Nonetheless, lay leaders in both Uptown parishes have long known they were vulnerable to closing. St. Henry’s ministers to about 300 families; Our Lady of Good Counsel to about 450.
Parish leaders have been intensely interested in the planning outcome. One activist parishioner at Our Lady of Good Counsel, Cheron Brylski, said e-mail traffic spiked sharply Wednesday afternoon as activists believed they confirmed reports about the two parishes and began hearing rumors of other closures.
“It’s gotten increasingly high volume as people are hearing the same thing,” she said. “More and more people have been talking since yesterday evening.”
Bruce Nolan can be reached at email@example.com or (504) 826-3344.
National group resists parish closings
Members of Uptown church join coalition
Wednesday, April 16, 2008
By Bruce Nolan
Defiant parishioners of an Uptown Catholic church slated for closure are among the first to join a national grassroots group that hopes to share ideas for resisting bishops’ orders to close parishes around the country.
Our Lady of Good Counsel Parish was represented in the New York debut Sunday of the Coalition of Parishes, a new group with representatives from Catholic communities in Boston; Buffalo, N.Y.; Camden, N.J., New York; and Toledo, Ohio. Bishops in all those dioceses have announced church closures in recent years.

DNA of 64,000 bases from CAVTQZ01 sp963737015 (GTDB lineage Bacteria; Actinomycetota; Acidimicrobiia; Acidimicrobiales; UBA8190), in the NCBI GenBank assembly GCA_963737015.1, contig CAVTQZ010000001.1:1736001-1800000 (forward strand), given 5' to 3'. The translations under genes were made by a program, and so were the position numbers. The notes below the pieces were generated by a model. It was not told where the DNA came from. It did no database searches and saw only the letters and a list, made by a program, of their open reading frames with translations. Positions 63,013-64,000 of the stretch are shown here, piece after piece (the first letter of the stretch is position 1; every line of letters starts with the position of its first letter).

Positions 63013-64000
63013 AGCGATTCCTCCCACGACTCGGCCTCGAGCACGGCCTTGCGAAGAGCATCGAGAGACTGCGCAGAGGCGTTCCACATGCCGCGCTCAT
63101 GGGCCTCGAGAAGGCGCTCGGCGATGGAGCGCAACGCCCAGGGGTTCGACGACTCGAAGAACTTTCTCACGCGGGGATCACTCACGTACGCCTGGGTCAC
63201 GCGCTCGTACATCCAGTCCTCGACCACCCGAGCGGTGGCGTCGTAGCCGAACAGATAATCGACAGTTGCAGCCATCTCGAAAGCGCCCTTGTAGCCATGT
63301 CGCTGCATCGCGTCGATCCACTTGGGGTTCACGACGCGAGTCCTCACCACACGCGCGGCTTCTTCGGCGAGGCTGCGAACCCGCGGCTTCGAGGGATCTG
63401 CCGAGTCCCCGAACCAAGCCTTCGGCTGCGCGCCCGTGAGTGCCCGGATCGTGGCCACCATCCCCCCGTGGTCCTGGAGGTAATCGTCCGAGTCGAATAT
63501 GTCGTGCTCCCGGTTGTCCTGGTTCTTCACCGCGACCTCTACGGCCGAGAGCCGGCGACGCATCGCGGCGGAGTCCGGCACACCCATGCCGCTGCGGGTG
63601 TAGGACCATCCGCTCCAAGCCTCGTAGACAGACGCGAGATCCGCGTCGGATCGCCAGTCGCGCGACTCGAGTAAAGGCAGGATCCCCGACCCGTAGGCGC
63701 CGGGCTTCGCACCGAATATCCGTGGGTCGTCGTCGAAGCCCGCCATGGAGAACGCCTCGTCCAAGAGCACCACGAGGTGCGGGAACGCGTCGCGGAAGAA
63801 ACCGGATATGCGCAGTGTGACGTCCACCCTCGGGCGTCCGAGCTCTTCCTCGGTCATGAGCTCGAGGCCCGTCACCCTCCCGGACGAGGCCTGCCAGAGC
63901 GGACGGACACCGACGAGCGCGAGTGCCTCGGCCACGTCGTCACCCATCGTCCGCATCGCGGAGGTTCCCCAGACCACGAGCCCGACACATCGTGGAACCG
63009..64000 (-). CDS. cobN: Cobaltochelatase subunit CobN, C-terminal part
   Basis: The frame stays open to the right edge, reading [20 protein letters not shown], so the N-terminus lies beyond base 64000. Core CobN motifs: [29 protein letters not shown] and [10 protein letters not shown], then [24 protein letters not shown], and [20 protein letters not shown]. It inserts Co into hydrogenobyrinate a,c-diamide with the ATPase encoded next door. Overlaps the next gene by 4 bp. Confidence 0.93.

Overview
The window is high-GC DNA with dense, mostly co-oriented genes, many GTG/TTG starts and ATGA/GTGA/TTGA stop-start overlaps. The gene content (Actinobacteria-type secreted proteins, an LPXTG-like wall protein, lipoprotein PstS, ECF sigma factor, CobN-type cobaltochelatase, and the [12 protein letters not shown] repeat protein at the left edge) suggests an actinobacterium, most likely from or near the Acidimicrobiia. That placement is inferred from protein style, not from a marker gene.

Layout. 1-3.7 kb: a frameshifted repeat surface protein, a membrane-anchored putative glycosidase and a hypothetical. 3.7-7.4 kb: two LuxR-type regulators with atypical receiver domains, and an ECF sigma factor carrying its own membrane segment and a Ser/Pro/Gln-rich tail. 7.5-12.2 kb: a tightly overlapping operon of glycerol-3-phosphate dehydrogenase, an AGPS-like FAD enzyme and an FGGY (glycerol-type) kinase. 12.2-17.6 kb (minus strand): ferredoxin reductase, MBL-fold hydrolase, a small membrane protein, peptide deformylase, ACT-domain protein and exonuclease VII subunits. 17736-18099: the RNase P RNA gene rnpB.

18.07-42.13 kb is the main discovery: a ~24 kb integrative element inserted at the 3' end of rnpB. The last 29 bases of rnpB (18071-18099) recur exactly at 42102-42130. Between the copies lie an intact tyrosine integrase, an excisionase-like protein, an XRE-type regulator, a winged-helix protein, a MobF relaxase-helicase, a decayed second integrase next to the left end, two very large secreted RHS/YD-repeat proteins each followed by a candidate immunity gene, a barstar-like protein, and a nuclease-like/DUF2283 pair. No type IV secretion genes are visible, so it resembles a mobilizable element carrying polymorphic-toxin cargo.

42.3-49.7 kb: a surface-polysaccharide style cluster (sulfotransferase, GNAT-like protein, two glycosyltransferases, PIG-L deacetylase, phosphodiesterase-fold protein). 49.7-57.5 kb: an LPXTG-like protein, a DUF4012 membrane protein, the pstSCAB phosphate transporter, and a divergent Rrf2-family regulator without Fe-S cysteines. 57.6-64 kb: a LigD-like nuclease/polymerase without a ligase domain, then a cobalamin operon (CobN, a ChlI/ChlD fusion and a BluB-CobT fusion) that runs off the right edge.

The group, based in Boston, hopes to network with other parishes marked for closure around the country. It would share information on resources and share strategies for resistance in church and secular courts and in shaping public opinion, said one of its founders, Peter Borré, an energy consultant in Boston and a veteran of a four-year battle over parish closings there.
In addition, Orleans Parish Civil Parish Sheriff Paul Valteau, a parishioner at Our Lady of Good Counsel, said Tuesday he has begun private research to see if the parish has any civil remedy to Archbishop Alfred Hughes’ decision to close the parish and merge its territory and membership with nearby St. Stephen parish.
The parish’s affiliation with the national group and Valteau’s research are parts of its early activism to keep the 121-year-old parish on Louisiana Avenue open, said Cheron Brylski, a public relations executive and Good Counsel member.